Author(s): Pettersen AJ, Andersen RA, Zachariassen KE
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Abstract Mice were given either cadmium (Cd), copper (Cu) or zinc (Zn) ad lib, and levels of the metals in the heart, kidneys and liver were measured together with organ contents of sodium (Na) and calcium (Ca). The contents of Cd increased more than 100-fold in all organs, whereas Zn increased by a factor of 2-4. Copper accumulated only in the liver. Cadmium exposure caused the Na and Ca contents in the kidneys to increase by a factor of 2-3, but caused a statistically significant reduction in the Na content of the liver. Cadmium also caused a reduction in the Ca content of the heart. Copper caused a statistically significant doubling of the Na content in the heart, but a significant reduction in the Ca content in this organ. Zinc caused a reduction in the Ca content of the heart. However, the mechanisms behind these effects are not clear. The accumulation of Cd in the kidneys and heart was associated with a gradual change in the Na and Ca levels in these organs, but trace metal accumulation was not associated with any conspicuous changes in the Na or Ca contents in any other organ. Copper was not accumulated in heart, but Cu intake still had marked effects on the Na and Ca contents in this organ. Since the tissue contents of Na and Ca are likely to be physiologically important, these ions may have potential as biomarkers for toxic stress. Since the effects of Cd and Cu differed markedly, the tissue contents of Na and Ca may also be used in a trace metal-specific system of fingerprint biomarkers.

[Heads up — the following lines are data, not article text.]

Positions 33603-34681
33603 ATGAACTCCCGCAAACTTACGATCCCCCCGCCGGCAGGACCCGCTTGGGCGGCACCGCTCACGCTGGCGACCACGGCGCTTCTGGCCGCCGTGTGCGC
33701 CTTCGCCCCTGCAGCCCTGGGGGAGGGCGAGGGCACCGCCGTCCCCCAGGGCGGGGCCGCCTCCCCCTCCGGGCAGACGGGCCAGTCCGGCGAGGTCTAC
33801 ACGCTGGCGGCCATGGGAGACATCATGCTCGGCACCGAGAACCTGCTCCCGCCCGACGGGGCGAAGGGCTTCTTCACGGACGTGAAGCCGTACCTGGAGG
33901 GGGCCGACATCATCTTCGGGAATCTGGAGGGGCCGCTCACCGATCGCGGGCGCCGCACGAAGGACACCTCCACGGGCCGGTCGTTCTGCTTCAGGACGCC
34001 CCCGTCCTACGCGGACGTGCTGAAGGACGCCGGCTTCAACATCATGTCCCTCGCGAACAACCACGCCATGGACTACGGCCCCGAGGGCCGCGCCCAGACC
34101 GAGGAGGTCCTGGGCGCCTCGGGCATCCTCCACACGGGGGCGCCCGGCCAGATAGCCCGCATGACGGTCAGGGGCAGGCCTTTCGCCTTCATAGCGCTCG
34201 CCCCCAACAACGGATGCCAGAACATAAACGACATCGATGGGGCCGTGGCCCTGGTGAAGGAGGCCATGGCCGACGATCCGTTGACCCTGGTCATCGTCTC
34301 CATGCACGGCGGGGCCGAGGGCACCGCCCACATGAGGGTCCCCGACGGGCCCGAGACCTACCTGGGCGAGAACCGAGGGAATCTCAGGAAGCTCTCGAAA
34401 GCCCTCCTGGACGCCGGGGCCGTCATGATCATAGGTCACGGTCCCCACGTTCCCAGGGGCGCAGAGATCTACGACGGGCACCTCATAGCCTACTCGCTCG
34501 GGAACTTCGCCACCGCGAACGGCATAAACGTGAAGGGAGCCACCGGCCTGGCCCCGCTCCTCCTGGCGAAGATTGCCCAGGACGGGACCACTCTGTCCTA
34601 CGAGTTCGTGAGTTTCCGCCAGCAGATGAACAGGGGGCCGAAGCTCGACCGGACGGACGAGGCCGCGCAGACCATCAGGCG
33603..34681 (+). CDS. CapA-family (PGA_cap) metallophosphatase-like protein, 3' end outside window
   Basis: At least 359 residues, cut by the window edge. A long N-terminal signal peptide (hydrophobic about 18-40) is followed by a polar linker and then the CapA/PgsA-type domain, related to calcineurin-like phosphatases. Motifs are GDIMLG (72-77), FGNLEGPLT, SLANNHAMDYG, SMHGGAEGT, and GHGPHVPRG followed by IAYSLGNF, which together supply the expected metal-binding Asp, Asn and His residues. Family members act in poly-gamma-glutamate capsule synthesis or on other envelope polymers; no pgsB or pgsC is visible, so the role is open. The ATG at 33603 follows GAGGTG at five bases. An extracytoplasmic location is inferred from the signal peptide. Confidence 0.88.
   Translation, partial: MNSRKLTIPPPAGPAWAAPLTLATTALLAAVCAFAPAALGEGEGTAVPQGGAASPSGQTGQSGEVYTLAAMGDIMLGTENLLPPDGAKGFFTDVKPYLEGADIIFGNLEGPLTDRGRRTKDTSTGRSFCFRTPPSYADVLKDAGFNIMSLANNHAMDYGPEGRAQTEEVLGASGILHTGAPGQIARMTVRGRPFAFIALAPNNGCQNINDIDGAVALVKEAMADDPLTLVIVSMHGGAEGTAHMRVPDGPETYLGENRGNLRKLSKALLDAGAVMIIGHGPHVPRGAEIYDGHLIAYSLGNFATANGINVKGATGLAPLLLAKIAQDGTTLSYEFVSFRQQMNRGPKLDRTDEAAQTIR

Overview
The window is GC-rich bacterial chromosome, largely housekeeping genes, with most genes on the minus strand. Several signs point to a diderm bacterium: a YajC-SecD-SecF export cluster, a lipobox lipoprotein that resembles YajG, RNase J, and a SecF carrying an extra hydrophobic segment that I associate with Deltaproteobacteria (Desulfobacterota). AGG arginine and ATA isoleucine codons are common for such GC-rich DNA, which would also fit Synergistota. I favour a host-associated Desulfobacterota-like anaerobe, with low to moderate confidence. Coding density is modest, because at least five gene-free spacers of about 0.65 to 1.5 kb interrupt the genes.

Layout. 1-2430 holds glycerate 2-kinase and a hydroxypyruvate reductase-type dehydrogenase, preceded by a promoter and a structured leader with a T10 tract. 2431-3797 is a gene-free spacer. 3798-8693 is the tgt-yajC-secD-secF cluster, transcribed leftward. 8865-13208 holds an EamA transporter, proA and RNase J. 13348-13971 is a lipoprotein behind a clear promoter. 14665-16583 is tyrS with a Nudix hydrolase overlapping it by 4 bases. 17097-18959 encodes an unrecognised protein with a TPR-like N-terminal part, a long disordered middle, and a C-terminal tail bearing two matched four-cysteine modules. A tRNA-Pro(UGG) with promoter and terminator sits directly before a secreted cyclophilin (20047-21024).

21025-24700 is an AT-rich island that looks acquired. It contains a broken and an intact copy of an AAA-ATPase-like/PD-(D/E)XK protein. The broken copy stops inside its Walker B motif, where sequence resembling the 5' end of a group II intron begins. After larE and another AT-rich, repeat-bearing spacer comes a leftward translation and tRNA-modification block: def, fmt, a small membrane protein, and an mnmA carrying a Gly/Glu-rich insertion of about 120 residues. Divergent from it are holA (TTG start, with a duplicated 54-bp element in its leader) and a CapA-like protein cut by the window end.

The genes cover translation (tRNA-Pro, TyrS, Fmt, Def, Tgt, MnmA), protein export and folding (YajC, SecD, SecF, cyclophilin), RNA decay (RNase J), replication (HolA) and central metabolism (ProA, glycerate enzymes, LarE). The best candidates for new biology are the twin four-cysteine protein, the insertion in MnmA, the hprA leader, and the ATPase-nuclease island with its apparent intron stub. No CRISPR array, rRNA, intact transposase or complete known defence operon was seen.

This article was published in Comp Biochem Physiol C Toxicol Pharmacol
and referenced in Journal of Fisheries & Livestock Production